The Long Riders' Guild
Julie, Georgie and Bronte are
riding the Tasmanian Trail!
Julie Broome and her daughters Georgie (aged 14 - seen
above riding the grey) and Bronte (aged 11, standing next to the bay) have just
set off to ride the Tasmanian Trail.
Their horses are (left to right) Fury, a 15-year-old
thoroughbred, Charlie, an Arab also aged 15, Jack, a stock-horse aged 19, and
Jimmy Bob, a Quarter Horse aged 15.
We wish them Godspeed and hope they have an exciting and
|Hello there, We made It!!
We are now home and all the horses and kids and mum are very well!! I feel
very humbled when I read some of the accounts on your site. The roads are
indeed arduous enough when travelled with horses and kids but your
members who travel through apparently hostile countries (only due to lack
of familiarity of rules and regulations with horses) is amazing compared
to the great treatment we receive in Australia.
Our adventure was fantastic, the girls learnt about endurance and
perseverance, there was a lot of frustration due to the length of the days, so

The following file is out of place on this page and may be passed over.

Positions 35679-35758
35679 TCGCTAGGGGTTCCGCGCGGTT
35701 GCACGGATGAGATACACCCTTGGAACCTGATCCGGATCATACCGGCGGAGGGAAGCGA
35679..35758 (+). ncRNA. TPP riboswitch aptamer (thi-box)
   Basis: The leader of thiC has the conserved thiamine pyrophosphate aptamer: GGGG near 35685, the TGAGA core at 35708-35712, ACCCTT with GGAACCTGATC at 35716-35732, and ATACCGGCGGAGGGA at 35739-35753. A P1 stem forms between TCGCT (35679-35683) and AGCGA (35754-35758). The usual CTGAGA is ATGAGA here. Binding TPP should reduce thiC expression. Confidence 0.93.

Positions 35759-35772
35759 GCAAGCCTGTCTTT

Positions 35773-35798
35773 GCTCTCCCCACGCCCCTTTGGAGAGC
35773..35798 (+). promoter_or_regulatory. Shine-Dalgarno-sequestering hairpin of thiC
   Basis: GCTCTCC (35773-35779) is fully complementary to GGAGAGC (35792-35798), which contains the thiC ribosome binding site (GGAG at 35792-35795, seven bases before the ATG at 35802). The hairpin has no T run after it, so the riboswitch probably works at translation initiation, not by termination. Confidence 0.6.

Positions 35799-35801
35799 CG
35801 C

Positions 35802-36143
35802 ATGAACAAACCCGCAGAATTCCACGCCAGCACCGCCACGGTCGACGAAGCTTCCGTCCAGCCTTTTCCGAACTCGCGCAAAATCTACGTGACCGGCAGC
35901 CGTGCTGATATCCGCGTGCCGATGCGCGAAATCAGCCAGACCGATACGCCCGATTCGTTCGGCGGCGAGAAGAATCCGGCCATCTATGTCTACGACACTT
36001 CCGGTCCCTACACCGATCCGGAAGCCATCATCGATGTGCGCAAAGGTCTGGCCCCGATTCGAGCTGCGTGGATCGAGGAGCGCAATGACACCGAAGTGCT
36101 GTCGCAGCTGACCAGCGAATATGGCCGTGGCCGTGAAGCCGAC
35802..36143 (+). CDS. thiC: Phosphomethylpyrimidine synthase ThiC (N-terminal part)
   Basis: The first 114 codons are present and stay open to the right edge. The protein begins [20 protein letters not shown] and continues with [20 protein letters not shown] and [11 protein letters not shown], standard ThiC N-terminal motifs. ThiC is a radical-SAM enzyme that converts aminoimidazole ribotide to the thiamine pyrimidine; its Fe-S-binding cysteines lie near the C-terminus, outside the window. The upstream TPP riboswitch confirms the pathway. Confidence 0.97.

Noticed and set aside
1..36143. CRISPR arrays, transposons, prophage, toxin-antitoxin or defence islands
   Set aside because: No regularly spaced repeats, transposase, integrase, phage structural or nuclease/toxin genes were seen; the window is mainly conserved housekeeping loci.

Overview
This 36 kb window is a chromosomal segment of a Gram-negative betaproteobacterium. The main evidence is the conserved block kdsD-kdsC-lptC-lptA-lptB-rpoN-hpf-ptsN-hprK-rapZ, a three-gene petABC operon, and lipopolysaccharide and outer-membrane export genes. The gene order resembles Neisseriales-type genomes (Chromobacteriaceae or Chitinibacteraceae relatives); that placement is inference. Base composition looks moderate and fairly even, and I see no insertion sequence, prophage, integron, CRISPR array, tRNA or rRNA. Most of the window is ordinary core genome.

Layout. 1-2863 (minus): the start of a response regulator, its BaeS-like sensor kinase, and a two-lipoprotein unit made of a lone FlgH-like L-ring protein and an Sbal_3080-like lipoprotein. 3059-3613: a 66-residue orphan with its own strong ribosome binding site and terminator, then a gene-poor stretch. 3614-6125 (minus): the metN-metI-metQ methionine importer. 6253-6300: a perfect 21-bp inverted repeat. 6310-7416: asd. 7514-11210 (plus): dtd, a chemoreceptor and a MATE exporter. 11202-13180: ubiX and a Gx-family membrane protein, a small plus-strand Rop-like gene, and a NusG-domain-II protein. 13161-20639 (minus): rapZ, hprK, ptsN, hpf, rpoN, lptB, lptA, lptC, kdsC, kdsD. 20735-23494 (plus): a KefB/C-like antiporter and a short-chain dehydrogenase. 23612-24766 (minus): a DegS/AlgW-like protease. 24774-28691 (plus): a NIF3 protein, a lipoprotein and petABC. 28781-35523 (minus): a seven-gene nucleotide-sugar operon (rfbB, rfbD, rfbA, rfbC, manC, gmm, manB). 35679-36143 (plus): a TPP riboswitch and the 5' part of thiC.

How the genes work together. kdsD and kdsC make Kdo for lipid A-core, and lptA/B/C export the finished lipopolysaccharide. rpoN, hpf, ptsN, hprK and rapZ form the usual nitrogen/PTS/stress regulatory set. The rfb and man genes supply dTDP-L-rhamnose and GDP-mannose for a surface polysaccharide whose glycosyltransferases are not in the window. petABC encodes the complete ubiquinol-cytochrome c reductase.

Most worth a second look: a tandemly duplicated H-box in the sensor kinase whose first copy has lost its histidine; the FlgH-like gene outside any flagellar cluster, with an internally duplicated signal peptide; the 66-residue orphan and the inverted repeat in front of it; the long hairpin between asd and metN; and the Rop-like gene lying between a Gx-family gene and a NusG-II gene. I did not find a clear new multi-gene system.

we all learnt patience. The horses were fantastic. Our 3 riding horses who we
have had for a long time just kept plugging on; they never had a wobbly, never
said "No we won't be saddled today" or "we won't go up another hill." The pack
horse Charlie who was new to us at the beginning proved to be the most
beautiful horse.. he just did anything asked of him. It was a fabulous feeling
... feeling safe and comfortable that the horses we had would just do it!. The
kids at times felt frustrated because we were slower than what they were used
to but they endured with a smile and a giggle sometimes! when Georgie said
after the 4th day ..."God Mum how on earth did they discover Australia like
this?" Of course I said "Very slowly!" Comments through the ride were of
great value: it meant the girls were thinking of how things happened and that
all things don't come from a supermarket! Travelling through Tasmania was
spectacular. The guide book we were supposed to follow was at times not
correct and certain campsites were unavailable so we relied on local people
who were into trekking and horses to find campsites - all fabulous. Everything
went very smoothly until 3 days before the end my horse Jack stood on a glass
bottle on the side of the road and ruptured an artery on top of his pastern.
This needed a few days to rest so with great local support we paddocked the
horses until all was well and then just continued on.
Our story is one of quietly managing the day's
routines and horses and kids and talking to local people and trying to network
to make things work - otherwise it wouldn't happen. The great thing about
travelling with horses ..is that people actually want to help (at least
in Australia!!) Cheers and thanks for your contact and help.
Congratulations on a safe and happy end to your
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